The module aims to explore how insecurity and harm are been conceptualised by the EU and how such conceptualisation has shaped its responses, both at the institutional and policy levels. On this basis, the module proposes to understand what kind of actor the EU has become in the area of internal security, focusing on traditional forms of insecurity such as organised crime, trafficking of drugs, trafficking of human beings, and terrorism, as well as non-traditional forms of insecurity including cyber security, health insecurity and and socio-economic insecurity. For this purpose, the module considers how inernal security policies are designed and how they are perceived by different actors on the ground. The module is also designed to reflect the practical context of working with and for an EU organisation. The module begins with an overview of the EU's approaches to these forms of insecurity and then moves on to different policy areas. It also looks into the EU institutions and agencies that are active in this area. Having discussed the different initiatives and actors present in this field, the module then turns to the results achieved and the reactions to the EU's initiatives.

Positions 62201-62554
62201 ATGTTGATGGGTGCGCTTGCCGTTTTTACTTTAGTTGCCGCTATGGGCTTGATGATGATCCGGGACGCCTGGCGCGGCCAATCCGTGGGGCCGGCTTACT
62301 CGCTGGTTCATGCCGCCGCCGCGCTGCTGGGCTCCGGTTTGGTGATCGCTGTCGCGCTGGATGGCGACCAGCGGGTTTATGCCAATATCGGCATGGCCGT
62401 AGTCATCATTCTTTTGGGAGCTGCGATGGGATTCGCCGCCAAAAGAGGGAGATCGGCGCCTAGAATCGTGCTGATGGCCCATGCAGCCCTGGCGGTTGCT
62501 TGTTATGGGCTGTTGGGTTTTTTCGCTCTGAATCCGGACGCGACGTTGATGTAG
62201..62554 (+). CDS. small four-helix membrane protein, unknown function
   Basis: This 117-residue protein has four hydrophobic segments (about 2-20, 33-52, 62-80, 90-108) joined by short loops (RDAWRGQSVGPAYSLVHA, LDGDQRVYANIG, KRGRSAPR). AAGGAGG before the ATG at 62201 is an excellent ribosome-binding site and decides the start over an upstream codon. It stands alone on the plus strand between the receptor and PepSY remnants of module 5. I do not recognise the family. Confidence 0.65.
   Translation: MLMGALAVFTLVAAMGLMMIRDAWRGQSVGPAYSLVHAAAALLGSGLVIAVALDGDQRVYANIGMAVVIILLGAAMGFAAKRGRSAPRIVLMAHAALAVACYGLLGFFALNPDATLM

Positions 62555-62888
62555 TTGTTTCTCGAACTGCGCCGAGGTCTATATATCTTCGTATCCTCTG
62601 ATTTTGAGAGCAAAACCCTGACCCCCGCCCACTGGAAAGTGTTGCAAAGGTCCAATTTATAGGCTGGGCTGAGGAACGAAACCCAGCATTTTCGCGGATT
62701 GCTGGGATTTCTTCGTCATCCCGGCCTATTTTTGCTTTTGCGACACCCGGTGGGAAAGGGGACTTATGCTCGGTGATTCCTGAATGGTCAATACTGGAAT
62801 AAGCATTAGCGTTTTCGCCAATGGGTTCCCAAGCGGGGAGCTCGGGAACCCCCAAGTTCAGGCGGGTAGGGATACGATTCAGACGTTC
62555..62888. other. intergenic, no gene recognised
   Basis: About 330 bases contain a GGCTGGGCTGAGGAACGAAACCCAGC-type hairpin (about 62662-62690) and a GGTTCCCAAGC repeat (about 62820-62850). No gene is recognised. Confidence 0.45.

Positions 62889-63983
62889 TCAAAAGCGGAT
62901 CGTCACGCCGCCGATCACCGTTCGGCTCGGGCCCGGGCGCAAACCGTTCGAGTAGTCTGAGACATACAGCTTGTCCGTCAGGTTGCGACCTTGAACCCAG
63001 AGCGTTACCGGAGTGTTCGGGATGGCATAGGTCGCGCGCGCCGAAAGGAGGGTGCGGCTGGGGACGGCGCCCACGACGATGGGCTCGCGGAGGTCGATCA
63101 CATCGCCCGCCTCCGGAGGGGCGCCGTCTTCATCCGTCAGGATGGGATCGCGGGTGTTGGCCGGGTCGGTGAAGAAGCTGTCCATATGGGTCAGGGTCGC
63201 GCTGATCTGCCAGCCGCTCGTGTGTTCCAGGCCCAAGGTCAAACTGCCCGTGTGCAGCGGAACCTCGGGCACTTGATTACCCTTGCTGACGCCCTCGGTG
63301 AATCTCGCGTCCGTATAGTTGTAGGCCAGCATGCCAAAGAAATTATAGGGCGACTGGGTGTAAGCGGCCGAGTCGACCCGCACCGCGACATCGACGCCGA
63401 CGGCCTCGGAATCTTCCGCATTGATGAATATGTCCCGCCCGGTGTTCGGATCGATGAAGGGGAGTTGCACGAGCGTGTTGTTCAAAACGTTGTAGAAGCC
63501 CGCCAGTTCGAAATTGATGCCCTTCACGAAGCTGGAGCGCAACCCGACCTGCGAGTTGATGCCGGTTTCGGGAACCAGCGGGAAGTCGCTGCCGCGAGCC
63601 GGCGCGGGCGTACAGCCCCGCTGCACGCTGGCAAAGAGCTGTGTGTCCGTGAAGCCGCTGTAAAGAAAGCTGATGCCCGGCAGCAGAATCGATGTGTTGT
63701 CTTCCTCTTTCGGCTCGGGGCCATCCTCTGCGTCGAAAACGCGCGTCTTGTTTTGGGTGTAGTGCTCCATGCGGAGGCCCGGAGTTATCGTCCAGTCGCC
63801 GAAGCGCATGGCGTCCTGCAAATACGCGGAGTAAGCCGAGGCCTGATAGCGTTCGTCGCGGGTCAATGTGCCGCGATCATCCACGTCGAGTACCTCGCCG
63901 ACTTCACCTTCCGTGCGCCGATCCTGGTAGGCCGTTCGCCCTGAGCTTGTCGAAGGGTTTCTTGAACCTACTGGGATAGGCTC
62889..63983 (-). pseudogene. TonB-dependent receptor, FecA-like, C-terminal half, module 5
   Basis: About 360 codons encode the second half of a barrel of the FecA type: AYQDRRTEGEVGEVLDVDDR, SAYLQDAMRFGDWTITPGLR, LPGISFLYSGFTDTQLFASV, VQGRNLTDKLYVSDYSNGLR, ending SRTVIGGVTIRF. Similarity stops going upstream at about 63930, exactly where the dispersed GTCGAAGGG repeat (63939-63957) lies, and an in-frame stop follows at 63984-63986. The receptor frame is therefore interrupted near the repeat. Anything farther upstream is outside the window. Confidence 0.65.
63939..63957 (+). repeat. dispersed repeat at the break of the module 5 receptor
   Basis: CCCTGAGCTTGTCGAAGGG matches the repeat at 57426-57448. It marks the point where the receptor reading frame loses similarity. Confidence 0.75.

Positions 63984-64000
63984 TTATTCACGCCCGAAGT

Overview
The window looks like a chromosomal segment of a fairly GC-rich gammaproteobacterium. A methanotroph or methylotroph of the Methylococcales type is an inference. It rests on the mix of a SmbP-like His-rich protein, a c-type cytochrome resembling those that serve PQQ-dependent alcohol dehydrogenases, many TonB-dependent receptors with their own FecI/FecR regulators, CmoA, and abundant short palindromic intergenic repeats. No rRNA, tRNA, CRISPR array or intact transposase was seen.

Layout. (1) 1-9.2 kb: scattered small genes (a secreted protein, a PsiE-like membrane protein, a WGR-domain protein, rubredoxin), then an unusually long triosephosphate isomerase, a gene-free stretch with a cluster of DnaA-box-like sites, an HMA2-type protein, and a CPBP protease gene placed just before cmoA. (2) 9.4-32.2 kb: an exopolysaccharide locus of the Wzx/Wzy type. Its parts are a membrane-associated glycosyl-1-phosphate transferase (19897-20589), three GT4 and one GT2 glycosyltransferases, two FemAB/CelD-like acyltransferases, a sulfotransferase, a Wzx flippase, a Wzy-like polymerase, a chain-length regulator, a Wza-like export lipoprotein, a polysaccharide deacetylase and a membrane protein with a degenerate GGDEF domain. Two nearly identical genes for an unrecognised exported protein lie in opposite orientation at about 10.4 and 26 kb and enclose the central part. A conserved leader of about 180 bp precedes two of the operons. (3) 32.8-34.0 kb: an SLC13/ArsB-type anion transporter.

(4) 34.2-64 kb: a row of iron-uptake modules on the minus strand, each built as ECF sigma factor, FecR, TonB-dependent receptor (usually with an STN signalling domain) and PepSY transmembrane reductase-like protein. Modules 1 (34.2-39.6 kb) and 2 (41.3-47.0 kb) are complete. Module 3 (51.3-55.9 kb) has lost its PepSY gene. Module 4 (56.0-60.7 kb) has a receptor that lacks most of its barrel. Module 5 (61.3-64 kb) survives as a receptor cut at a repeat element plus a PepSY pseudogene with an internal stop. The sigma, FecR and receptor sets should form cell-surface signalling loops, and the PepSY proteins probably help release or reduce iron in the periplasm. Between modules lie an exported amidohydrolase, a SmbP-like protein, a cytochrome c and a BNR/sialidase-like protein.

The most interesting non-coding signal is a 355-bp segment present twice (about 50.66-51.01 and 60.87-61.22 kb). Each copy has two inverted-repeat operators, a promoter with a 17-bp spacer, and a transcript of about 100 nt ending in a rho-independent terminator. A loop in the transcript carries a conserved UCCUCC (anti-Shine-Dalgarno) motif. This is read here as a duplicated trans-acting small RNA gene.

More information

IR7014 -

International Relations Postgraduate Dissertation (Core,60 Credits)

You will learn to apply your research skills to a major piece of independent research and investigation. The dissertation will have a series of taught workshops focussing on dissertation skills, and methods teaching for those without prior knowledge of social sciences methods.

More information

YE7001 -